Help: Implement recursive, mutable tree iterator

I'm writing a Tree trait that provides methods to recursively iterate over all nodes:

pub trait Tree<'a>: Sized + 'a {
    type RefIter: Iterator<Item = &'a Self> + 'a;
    type MutIter: Iterator<Item = &'a mut Self> + 'a;

    fn children(&'a self) -> Self::RefIter;
    fn children_mut(&'a mut self) -> Self::MutIter;

    fn nodes(&'a self) -> NodesIter<'a, Self> {
        NodesIter::new(self)    // implements Iterator<Item = &Self>
    }

    fn nodes_mut(&'a mut self) -> NodesIterMut<'a, Self> {
        NodesIterMut::new(self) // implements Iterator<Item = &mut Self>
    }

    // ... other methods omitted
}

The immutable iterator works, but I can't figure out how to implement the mutable iterator.

I implemented the recursion with a Vec that contains references to all ancestors of the current node. But that doesn't work for the mutable version, since mutable references can't alias.

Does anyone have an idea how this could be solved?

I'm not asking for a complete solution, just an idea to nudge me into the right direction :slight_smile:

Here's a playground link with all my code.

In general, you can't implement mutable iterators abstractly. They require you to know how your types operate concretely, and so you usually can't specify a mutable iterator abstractly. Moreover what you are trying to achieve is fundementally at odds with Rust's aliasing model*.

You seem to want to yield entire sub-trees from your iterator, so let's say you return a reference to the sub-tree , and store the children or ancestors in order to continue traversing the tree. What happens when someone tries to access those same children or ancestors? You would have aliasing &mut T! This is forbidden. This is a large reason why trees require unsafe code to implement efficiently.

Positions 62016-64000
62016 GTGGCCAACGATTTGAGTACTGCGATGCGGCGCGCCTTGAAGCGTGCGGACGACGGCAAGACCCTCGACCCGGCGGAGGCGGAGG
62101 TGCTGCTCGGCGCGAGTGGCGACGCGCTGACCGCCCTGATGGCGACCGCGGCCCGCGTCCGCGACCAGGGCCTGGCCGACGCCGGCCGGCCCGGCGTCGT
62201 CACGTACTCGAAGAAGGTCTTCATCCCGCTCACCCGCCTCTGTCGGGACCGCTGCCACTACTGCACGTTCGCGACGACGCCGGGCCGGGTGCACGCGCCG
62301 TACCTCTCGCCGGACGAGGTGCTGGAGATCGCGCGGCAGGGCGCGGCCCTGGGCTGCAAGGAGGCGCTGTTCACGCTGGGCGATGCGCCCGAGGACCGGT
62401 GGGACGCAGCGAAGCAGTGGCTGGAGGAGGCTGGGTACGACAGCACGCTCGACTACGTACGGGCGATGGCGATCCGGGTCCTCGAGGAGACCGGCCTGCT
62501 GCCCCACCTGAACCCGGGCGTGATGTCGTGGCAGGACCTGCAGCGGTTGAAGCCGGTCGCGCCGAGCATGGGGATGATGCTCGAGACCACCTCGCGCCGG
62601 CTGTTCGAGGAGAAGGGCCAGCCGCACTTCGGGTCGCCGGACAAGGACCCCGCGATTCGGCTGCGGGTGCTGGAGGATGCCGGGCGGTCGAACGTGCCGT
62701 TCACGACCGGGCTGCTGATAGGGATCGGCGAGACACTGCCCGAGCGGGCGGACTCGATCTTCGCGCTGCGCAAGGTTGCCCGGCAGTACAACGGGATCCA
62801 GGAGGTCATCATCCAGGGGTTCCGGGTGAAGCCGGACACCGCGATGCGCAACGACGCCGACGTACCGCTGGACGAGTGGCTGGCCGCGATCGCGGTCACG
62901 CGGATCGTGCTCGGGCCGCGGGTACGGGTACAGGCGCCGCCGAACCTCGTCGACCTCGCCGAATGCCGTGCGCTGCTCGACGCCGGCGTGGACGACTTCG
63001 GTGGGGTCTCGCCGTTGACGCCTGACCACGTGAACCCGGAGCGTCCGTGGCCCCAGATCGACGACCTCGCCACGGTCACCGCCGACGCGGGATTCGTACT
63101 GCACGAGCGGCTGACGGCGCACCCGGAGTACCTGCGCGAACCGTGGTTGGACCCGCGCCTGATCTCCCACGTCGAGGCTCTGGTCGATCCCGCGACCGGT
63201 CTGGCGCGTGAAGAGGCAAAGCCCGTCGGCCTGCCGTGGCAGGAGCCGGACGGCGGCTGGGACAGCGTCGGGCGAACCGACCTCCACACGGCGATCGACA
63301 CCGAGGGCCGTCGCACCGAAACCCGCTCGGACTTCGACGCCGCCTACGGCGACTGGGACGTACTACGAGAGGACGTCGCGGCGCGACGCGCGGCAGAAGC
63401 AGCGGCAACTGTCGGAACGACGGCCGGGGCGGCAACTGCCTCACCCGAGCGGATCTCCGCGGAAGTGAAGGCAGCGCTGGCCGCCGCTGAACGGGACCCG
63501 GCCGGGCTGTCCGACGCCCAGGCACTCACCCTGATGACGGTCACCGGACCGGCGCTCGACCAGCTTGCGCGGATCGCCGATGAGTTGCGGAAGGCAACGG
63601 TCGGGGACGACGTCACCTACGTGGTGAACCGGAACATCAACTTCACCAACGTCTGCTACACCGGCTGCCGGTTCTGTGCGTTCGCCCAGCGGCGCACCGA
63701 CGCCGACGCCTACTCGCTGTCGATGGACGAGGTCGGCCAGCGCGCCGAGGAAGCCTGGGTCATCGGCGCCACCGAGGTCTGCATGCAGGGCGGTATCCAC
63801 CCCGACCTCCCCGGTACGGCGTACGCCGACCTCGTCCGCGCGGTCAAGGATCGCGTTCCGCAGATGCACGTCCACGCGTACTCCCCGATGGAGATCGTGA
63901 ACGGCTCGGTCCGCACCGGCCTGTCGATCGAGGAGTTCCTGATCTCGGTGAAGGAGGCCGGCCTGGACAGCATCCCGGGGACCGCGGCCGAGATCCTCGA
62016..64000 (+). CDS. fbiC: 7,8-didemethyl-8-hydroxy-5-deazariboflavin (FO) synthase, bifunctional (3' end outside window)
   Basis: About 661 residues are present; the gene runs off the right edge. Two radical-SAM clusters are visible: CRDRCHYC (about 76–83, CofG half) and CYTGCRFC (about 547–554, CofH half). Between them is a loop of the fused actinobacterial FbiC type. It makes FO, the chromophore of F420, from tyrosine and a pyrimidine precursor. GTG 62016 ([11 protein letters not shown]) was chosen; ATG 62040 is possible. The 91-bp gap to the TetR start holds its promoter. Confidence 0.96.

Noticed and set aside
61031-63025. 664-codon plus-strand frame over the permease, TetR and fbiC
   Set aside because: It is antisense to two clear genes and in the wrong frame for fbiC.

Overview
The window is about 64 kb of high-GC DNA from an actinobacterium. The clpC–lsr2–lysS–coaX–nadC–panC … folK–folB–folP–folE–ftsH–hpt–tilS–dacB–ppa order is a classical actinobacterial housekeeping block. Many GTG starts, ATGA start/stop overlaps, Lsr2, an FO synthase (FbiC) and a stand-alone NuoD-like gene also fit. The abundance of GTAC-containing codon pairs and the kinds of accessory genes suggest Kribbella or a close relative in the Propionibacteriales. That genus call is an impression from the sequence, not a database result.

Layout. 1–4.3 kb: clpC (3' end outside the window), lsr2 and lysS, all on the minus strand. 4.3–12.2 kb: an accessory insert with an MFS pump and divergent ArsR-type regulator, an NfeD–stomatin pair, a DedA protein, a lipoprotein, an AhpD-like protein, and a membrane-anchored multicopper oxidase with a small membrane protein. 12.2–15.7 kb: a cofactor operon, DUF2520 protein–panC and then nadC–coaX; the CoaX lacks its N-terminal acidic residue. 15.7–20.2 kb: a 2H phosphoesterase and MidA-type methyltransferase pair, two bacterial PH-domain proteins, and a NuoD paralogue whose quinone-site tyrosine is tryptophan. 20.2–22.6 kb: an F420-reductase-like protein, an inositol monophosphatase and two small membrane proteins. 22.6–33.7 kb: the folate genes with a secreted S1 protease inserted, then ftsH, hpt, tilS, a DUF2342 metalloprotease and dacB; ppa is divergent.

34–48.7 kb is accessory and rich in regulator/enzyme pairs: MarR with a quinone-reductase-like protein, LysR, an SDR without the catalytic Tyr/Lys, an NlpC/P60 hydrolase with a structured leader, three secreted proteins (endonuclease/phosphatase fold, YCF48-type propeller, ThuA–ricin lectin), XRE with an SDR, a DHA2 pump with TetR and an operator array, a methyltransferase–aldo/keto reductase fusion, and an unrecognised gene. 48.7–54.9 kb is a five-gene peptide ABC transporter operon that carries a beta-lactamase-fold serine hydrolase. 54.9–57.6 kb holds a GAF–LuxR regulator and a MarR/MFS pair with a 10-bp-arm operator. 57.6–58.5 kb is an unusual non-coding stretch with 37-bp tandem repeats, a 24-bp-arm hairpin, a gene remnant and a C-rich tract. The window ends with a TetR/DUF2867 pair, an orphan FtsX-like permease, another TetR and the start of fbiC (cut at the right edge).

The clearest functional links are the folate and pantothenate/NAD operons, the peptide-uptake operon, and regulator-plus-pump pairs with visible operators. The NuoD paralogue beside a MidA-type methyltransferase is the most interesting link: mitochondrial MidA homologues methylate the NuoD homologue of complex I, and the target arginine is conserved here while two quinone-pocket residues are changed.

Now there may be another way around this! What if instead of yielding entire sub-trees from your iterator, you only yielded values? You would also need a way to split a tree node into it's parts (something like fn split_mut(&'a mut self) -> (&'a mut Self::Value, Self::MutIter)). With this you could implement a mutable iterator.

(note) * Rust doesn't have a formal aliasing model yet, but we do have 1 thing we guarantee, &mut T are exclusive references that cannot be aliased except by pointers derived from it. (And is inactive while those derived pointers are active). The best we got right now can be seen in the unsafe working group's UCG


edit: On a separate note, you don't need to annotate the lifetimes of any method that doesn't interact with RefIter or MutIter because that's unnecessarily restrictive. (for example, is_empty, first, last, etc.). This will require that you remove the default impls, but in exchange Tree will be far more useful.

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